On August 17, I had the great pleasure of introducing President García at her fourth convocation. Below are the remarks I shared.
Good morning, and welcome to Cal State Fullerton’s 2015 Convocation!
My name is José Luis Cruz, and I have the distinct privilege of opening our president’s fourth convocation address.
I was not here for President García’s first convocation, but I made a point of watching her speech online when I was aspiring to become your provost, to be a Titan. What struck me then, and what continues to inspire me now, is her ability to foster a sense of urgency when it’s necessary to sustain a sense of purpose.
In that speech, just weeks into her presidency, she expressed her admiration for our University’s many accomplishments and her confidence that we could become—and I quote—“the model comprehensive university of the nation.”
Today, it is evident that President García’s confidence at the time was well-placed. Cal State Fullerton has made great strides toward becoming the model comprehensive university of the nation, and has done so by leveraging its history and embracing its capacity for transformational change.
Our University’s capacity for transformational change is perhaps best illustrated in one of my favorite passages in the book The Fullerton Way. According to the passage, sometime in 1959, our first president, William Langsdorf, met with Miles McCarthy in an attempt to recruit him as the University’s first science professor. During the meeting, McCarthy asked about the resources that would be available to drive the hard work of building a new campus. The president confidently explained that they were in good shape because they had “a staff car and a couple of fountain pens.” Later, Langsdorf—in what was perhaps an attempt to seal the deal—took the prospective faculty member to a hill, pointed to the emergent campus, and exclaimed, “There it is.” Interestingly, even though all McCarthy recalls seeing was “nothing but orange groves in all directions,” he rose to the occasion and accepted the offer.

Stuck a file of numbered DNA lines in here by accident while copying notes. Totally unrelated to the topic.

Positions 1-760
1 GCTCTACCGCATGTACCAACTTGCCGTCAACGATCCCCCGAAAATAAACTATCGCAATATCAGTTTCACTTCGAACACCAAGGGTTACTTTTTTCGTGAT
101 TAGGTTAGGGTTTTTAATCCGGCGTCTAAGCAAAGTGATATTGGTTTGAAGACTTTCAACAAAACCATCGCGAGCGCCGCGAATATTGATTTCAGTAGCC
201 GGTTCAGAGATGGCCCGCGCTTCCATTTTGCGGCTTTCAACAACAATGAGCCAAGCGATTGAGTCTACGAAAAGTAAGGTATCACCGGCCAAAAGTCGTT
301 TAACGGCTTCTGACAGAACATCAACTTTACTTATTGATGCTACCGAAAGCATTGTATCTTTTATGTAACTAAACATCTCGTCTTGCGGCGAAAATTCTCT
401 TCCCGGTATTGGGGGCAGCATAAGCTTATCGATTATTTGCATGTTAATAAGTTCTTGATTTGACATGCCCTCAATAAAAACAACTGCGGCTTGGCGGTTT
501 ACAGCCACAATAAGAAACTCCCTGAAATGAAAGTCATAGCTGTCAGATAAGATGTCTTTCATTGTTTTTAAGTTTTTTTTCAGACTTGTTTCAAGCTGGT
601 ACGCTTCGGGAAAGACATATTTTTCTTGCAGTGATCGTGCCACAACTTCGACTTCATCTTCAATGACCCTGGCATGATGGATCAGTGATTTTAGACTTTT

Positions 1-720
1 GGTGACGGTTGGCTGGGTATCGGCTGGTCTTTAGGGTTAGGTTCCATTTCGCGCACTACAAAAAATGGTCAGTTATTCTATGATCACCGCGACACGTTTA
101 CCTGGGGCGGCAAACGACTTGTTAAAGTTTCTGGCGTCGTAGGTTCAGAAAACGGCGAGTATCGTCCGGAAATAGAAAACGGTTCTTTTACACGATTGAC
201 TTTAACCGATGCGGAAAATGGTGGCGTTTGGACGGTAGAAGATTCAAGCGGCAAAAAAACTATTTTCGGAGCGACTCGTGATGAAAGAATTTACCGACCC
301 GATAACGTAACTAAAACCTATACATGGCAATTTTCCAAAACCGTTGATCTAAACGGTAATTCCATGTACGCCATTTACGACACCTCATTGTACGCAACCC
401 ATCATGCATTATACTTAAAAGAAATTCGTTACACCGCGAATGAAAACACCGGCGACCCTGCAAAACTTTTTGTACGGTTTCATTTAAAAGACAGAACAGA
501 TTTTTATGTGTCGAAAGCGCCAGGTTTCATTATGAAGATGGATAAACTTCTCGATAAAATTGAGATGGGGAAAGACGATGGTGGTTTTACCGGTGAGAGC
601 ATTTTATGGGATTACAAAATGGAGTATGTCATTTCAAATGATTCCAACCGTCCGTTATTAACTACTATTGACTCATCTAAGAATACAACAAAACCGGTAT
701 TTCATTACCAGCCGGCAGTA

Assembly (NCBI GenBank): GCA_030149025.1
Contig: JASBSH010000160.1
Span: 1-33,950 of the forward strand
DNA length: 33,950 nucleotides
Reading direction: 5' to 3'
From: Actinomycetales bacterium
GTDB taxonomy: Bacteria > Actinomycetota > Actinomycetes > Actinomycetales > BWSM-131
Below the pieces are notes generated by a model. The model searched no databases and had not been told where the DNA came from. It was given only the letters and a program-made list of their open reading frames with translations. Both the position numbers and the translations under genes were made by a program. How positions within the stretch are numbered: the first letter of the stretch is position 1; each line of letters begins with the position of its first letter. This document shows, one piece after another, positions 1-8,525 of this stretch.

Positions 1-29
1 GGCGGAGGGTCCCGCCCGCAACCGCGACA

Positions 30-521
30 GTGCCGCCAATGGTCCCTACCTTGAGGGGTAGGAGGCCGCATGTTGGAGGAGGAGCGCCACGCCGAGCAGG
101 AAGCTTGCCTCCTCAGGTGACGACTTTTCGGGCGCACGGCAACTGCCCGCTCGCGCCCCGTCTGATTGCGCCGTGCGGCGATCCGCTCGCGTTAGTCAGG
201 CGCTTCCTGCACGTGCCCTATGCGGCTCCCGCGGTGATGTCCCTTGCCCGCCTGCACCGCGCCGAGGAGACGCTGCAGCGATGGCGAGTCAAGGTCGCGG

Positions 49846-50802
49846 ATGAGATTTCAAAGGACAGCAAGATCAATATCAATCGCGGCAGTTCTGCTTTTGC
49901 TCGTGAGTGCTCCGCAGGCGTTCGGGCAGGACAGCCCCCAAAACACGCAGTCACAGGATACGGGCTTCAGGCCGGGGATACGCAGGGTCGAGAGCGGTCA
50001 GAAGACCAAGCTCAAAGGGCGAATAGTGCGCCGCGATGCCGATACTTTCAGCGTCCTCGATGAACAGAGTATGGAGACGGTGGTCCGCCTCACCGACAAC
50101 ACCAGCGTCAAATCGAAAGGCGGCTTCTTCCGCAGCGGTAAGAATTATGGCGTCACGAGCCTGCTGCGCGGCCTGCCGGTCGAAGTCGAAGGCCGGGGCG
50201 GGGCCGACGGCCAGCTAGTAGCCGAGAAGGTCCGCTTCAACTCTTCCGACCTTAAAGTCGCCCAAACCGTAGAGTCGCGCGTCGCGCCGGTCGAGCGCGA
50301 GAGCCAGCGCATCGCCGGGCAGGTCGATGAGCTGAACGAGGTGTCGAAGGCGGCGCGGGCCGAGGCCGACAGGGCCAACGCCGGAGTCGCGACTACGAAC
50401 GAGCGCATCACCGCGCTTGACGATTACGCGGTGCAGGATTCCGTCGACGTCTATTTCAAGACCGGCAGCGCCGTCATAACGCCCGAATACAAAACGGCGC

This capacity to rise to the occasion was described by Lawrence de Graaf, professor emeritus of history and editor of The Fullerton Way, as a “spirit of confidence.” A spirit of confidence and—I would add—a sense of urgent purpose that President García’s remarks today will prove are alive and well in our University.
Now, I do not want to steal any of our president’s thunder—not that I could if I tried—but before asking her to take the stage, I want to talk about something she won’t. And that is how she has worked tirelessly to nurture the conditions that have helped accelerate our progress toward becoming the “model comprehensive university of the nation.”
During the last three years, I have witnessed how President García uses regular meetings with faculty, staff, students, administrators, and deliberative and governing bodies to not only keep her finger on the pulse of the University, but also ensure that her energy, strategic insight, and strong leadership ripple outward. During this time, I have also witnessed how she leverages her role in local, regional, and national organizations to advance our University’s mission and ensure that our campus efforts are informed by national conversations and inspired by promising and proven best practices.
And it’s precisely because of her strong leadership and our campus community’s commitment to urgent, purposeful, and transformational change that I am confident that no matter what gauntlet is thrown down before us, we will rise to meet it; and that in the process of doing so, we will model to other institutions across the nation how they too can deliver on our country’s twin promises of opportunity and social mobility for the diverse and increasingly underserved students that are coming of age in the America of today.
Per tradition, our president’s convocation address will review the year that was and frame the year that will be.
Please join me in welcoming to this podium, Cal State Fullerton’s President, Dr. Mildred García.